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digitalmars.D - property syntax problems

reply Alex Burton <alexibu mac.com> writes:
Hi,

I just found a bug that comes out of the property syntax.

The property syntax is great in that it allows a smooth transition from simple
code dealing with public member variables to the use of interfaces without
needing to update the client code.
i.e. A.bob = 1 can stay as A.bob = 1 when bob changes from being an int to
being void A::bob(int i)
instead of changing to A.bob(1).

But this can introduce the bug I show below.

Proposal :
If the temporary returned by the property syntax getter function is modified,
then the corresponding setter function needs to be called with the temporary as
argument.

struct A
{
      int i;
      int j;
};

class B
{
  A mA;
public:
	A a() { return mA; }
	void a(Atom a) { mA = a; }
};


int main()
{
     B b;
     b.a.j = 10;     // error b.a is a temporary.
}
Feb 05 2009
next sibling parent reply "Robert Jacques" <sandford jhu.edu> writes:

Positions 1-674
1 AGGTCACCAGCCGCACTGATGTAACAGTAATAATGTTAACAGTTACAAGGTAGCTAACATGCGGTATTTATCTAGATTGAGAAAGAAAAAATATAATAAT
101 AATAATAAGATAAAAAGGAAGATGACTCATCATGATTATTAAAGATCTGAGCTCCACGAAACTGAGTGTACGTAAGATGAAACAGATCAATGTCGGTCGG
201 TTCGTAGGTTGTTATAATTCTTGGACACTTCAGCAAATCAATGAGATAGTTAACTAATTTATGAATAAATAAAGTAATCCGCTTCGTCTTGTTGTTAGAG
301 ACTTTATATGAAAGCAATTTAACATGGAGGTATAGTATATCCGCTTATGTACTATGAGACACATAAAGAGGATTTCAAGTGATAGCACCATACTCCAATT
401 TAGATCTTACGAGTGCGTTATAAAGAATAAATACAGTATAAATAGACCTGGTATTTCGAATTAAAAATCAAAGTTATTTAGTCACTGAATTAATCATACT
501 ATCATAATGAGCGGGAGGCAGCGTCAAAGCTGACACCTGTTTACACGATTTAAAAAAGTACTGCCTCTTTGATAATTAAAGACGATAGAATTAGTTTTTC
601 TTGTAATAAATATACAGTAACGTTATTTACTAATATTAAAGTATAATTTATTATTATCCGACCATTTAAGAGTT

On Thu, 05 Feb 2009 06:55:46 -0500, Alex Burton <alexibu mac.com> wrote:

 Hi,

 I just found a bug that comes out of the property syntax.

 The property syntax is great in that it allows a smooth transition from  
 simple code dealing with public member variables to the use of  
 interfaces without needing to update the client code.
 i.e. A.bob = 1 can stay as A.bob = 1 when bob changes from being an int  
 to being void A::bob(int i)
 instead of changing to A.bob(1).

 But this can introduce the bug I show below.

 Proposal :
 If the temporary returned by the property syntax getter function is  
 modified, then the corresponding setter function needs to be called with  
 the temporary as argument.

 struct A
 {
       int i;
       int j;
 };

 class B
 {
   A mA;
 public:
 	A a() { return mA; }
 	void a(Atom a) { mA = a; }
 };


 int main()
 {
      B b;
      b.a.j = 10;     // error b.a is a temporary.
 }
This isn't a bug, it's a feature. What you wanted to use were ref returns (see http://www.digitalmars.com/d/2.0/function.html ) ref A a() { return mA; }
Feb 05 2009
parent reply Bill Baxter <wbaxter gmail.com> writes: